World Suicide Prevention Day. My 7th since becoming a survivor of suicide loss. With every passing year I become more distant from that event, although I still feel compelled- maybe obligated is a better word -to say something.Read more
Today – September 10th – was World Suicide Prevention Day. I couldn’t go to sleep tonight without saying something.
Here in the U.S. this week (September 6-12) is National Suicide Prevention Week. This is the sixth National Suicide Prevention week for which I’ve been a survivor of suicide loss; the sixth consecutive year that I have felt compelled to say something.Read more
This week marks National Suicide Prevention Week and Tuesday, September 10th was World Suicide Prevention Day. Since I started this blog as part of my healing after my husband’s suicide, I have made it a point to acknowledge this week every year. Last year’s post provides links to the others as well as wealth of resources.
Suicide is a difficult subject. It was difficult for me to navigate in the hours, days and weeks that followed my husband’s suicide almost five years ago. It was difficult for us to tell others; it was somehow different than telling people he had died of cancer or a sudden heart attack or in an accident. But why? Because of stigma around mental illness for sure. But seriously, why? Read more
September 9-15, 2018. National Suicide Prevention Week. I’m in Seattle for a long weekend with my daughter. Sightseeing. Concert tickets. A visit with my college roommate who moved out here over 20 years ago. It’s my first time. First day’s impression: a little “San Francisco,” a wee bit of “Dublin,” and just enough “Newark New Jersey shabby industrial” to make me feel at home. Read more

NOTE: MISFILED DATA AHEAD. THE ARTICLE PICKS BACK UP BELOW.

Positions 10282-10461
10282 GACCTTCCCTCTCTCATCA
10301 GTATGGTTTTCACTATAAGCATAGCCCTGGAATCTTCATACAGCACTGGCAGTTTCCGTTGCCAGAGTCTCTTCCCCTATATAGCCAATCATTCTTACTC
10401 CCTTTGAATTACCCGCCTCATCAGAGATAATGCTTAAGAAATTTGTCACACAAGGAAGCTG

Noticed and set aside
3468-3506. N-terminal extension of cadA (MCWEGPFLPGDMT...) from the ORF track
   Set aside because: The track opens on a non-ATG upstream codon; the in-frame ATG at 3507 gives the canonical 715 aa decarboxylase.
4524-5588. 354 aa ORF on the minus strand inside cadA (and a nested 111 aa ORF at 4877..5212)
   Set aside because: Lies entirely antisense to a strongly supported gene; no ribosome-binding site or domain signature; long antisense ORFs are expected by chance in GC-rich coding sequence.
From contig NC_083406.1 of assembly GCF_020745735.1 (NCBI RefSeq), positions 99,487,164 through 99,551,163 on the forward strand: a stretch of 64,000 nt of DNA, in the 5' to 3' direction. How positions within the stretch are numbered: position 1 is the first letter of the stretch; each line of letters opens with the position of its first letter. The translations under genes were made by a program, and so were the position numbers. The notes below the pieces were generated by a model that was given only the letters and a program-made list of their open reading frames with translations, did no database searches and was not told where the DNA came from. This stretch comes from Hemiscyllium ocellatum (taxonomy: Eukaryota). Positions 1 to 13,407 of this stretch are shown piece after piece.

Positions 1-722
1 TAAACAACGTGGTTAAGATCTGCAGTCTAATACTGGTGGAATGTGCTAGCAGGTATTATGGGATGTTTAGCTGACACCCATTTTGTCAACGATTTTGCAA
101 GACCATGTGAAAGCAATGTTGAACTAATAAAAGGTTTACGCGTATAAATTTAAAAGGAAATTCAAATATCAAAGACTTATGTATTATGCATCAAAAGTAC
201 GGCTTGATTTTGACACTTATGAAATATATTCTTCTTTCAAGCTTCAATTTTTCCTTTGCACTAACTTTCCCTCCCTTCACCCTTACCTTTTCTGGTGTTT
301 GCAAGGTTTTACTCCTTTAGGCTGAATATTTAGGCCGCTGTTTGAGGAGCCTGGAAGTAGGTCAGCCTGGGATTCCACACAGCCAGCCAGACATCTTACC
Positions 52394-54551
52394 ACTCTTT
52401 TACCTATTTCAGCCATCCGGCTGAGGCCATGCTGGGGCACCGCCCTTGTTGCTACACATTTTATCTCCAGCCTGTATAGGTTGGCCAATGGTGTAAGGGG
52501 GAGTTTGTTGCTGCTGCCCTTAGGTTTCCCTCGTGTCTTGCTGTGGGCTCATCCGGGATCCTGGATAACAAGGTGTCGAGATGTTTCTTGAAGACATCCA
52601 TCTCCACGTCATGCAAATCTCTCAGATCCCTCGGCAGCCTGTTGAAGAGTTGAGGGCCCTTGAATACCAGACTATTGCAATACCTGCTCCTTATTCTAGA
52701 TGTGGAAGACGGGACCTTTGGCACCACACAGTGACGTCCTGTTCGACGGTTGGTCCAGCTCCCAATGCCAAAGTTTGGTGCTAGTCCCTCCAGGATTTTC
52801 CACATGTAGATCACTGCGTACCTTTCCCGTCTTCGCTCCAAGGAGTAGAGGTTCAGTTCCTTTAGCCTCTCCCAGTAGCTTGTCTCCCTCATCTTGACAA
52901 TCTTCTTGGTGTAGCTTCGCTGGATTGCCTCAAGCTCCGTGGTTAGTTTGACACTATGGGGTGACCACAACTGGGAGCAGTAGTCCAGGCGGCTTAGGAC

This is National Suicide Prevention Week (September 10-16). We all know what suicide is. We hear about it. It’s something that happens to other people. I remember being touched by a documentary called The Bridge many years ago. I thought about it a lot when I had the incredible opportunity to run over the Golden Gate years later. I could never have imagined then how I would be touched by suicide.
WARNING SIGNS OF SUICIDE
- Talking about wanting to die
- Looking for a way to kill oneself
- Talking about feeling hopeless or having no purpose
- Talking about feeling trapped or in unbearable pain
- Talking about being a burden to others
- Increasing the use of alcohol or drugs
- Acting anxious, agitated or recklessly
- Sleeping too little or too much
- Withdrawing or feeling isolated
- Showing rage or talking about seeking revenge
- Displaying extreme mood swings
The more of these signs a person shows, the greater the risk. Warning signs are associated with suicide but may not be what causes a suicide.